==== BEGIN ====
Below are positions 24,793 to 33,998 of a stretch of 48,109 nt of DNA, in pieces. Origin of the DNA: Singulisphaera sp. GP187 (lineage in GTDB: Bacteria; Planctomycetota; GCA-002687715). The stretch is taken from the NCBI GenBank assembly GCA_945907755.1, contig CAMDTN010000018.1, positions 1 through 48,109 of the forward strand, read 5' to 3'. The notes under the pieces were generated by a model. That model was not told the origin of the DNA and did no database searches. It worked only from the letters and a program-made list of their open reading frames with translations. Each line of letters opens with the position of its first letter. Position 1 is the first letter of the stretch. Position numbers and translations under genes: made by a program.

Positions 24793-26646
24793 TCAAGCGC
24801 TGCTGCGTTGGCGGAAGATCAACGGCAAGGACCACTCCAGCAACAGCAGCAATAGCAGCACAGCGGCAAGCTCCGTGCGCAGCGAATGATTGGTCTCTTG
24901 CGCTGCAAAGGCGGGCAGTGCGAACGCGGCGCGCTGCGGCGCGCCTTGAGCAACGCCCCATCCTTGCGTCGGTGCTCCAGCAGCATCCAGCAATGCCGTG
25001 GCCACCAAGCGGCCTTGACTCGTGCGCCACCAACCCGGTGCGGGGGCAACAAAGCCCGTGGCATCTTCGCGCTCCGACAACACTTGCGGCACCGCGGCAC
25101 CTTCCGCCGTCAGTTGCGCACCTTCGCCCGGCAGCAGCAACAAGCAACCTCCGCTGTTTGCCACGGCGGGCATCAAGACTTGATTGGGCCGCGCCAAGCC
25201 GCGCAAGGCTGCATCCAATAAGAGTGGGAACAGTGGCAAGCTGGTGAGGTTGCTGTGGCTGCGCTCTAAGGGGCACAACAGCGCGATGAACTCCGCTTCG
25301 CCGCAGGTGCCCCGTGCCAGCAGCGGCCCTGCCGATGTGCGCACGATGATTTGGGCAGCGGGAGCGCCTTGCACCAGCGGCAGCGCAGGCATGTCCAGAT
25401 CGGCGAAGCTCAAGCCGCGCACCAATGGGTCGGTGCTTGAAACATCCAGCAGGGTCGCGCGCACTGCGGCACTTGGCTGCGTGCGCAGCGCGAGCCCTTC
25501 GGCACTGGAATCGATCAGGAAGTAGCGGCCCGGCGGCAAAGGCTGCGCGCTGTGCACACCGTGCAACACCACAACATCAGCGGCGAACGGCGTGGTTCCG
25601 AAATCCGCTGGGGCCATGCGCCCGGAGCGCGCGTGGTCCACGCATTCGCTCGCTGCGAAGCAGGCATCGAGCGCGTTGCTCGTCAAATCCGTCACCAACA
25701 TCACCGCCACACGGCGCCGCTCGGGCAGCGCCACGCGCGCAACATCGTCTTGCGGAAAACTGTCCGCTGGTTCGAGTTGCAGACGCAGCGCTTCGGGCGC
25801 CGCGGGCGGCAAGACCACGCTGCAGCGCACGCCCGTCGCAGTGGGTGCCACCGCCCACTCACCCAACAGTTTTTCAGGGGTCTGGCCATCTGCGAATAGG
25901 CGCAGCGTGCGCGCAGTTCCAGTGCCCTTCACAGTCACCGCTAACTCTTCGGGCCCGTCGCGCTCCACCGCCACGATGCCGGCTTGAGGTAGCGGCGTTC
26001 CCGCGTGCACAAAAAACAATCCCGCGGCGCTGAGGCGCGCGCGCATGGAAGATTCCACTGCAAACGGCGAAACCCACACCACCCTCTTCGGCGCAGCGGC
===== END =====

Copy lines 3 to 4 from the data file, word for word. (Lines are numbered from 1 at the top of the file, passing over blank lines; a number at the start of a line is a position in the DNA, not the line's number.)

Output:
24793 TCAAGCGC
24801 TGCTGCGTTGGCGGAAGATCAACGGCAAGGACCACTCCAGCAACAGCAGCAATAGCAGCACAGCGGCAAGCTCCGTGCGCAGCGAATGATTGGTCTCTTG